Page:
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News Analysis: U.S. president-elect Trump's Cuba policy unknown after death of Fidel Castro

Updated: 11 29 , 2016 14:25
Xinhua Small  Medium  Large Email Print

WASHINGTON, Nov. 28 -- After the death of Cuba's decades-long leader Fidel Castro, it remains unknown what U.S. president-elect Donald Trump's policy toward the island nation will be. The incoming U.S. president may toughen the U.S. stance on the Latin American nation, but he may be softer than others in the GOP, experts said.

Trump is expected to install a cabinet of hardliners, who will take a tougher stance on issues such as terrorism. But it remains unknown what steps he will take toward Cuba after Castro's death.

"Trump has appointed hardliners to his administration so he may well reverse Obama's policies in Cuba unless there are improvements in political and religious freedom. He may seek to negotiate the issues and drive a harder bargain in terms of Cuba opening up its economy," Brookings Institution Senior Fellow Darrell West told Xinhua.

Cuba has repeatedly urged the United Statesto lift the five-decade-long trade embargo against the Island nation.

"Trump could impose new restrictions on travel to Cuba. But he probably will keep the loopholes on educational and cultural travel because that had been in place for a number of years," he said.

"The key thing to watch will be flights to Cuba. That is where the greatest opening took place and it is the ones where companies already have invested the most," West said.

Indeed, in December 2014, in the most sweeping change in U.S.-Cuban relations in five decades, U.S. President Barack Obamaannounced plans to normalize ties with Cuba in a move that has sparked much controversy in the United States.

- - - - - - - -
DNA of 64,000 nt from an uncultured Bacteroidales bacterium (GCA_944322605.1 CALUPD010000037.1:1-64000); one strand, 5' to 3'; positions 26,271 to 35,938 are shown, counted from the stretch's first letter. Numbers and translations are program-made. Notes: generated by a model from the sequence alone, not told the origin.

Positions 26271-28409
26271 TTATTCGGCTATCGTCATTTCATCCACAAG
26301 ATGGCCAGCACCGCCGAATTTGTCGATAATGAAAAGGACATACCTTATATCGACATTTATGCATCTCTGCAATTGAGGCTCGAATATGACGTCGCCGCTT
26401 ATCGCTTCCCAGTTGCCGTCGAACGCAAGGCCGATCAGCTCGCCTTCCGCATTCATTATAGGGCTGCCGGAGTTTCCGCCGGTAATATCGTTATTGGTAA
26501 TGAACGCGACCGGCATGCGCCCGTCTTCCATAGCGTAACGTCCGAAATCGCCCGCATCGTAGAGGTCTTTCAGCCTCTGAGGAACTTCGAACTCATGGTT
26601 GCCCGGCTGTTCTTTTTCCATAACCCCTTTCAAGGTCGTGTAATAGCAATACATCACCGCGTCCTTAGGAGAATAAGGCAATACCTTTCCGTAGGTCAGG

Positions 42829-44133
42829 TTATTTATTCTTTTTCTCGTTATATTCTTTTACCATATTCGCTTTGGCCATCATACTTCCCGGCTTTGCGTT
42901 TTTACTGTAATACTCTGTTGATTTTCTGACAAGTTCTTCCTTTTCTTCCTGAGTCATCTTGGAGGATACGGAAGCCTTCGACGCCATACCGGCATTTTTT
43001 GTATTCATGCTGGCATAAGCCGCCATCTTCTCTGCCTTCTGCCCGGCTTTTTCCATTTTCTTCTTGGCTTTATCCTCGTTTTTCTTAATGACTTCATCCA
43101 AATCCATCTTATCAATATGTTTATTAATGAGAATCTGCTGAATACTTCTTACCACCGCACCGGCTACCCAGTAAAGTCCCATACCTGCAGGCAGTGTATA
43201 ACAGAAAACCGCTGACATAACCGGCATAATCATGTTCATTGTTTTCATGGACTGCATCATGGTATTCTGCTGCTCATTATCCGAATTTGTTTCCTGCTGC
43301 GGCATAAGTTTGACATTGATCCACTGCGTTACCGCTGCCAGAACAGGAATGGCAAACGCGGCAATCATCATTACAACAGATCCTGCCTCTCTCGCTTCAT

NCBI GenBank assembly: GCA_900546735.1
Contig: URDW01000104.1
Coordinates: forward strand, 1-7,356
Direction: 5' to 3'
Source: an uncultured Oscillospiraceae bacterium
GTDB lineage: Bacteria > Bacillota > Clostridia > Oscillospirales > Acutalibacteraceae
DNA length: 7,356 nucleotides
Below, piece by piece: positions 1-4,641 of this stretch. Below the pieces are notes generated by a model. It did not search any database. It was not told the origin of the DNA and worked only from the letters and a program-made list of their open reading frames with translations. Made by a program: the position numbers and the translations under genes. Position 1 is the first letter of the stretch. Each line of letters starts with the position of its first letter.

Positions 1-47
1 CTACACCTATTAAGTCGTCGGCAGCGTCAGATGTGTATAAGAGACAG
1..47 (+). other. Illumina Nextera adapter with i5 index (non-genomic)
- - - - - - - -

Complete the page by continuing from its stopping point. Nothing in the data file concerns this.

The move came decades after the U.S. severed ties with Cuba in 1961, shortly after Cuban leader Castro launched a revolution. The two countries had been at loggerheads ever since, with tensions boiling over on a number of occasions.

But the last two years have seen improvements in U.S.-Cuban diplomatic, social and commercial ties, with the U.S. opening an embassy in Cuba, flights from the U.S. to Cuba increasing, and some U.S. businesses expanding into the island nation for the first time in five decades.

"Given the interest from both business and average Americans about improving tourism and trade between Cuba, I could see some symbolic changes to policies-perhaps more scrutiny of reasons for traveling to Cuba-but not a rollback," Dan Mahaffee, an analyst with the Center for the Study of the Presidency and Congress, told Xinhua.

"While Trump has indicated that he would be stricter than Obama on Cuba, he also chose a much more moderate path compared to others in the GOP on continuing to normalize relations with Cuba. If Castro's death serves as a turning point for some of Cuba's political and economic reforms, it may even allow Trump an opportunity to further moderate his stance on Cuba," he said.

"It is worth noting that many in the Cuban American community were for Bush or Rubio, so he may not feel as beholden to that group compared to past GOP presidents," he added, referring to former GOP candidates Gov. Jeb Bush and Sen. Marco Rubio.

Given Trump's statements that he wants to get out of the way of businesses, tightening the screws on Cuba would be a contradiction to this approach-though it may be a way to hold GOP orthodoxy on this issue, Mahaffee said.

"However his background as a developer of hotels, casinos, and resorts may guide his instincts on this issue in favor of further investment in Cuba," he added.

by Matthew Rusling

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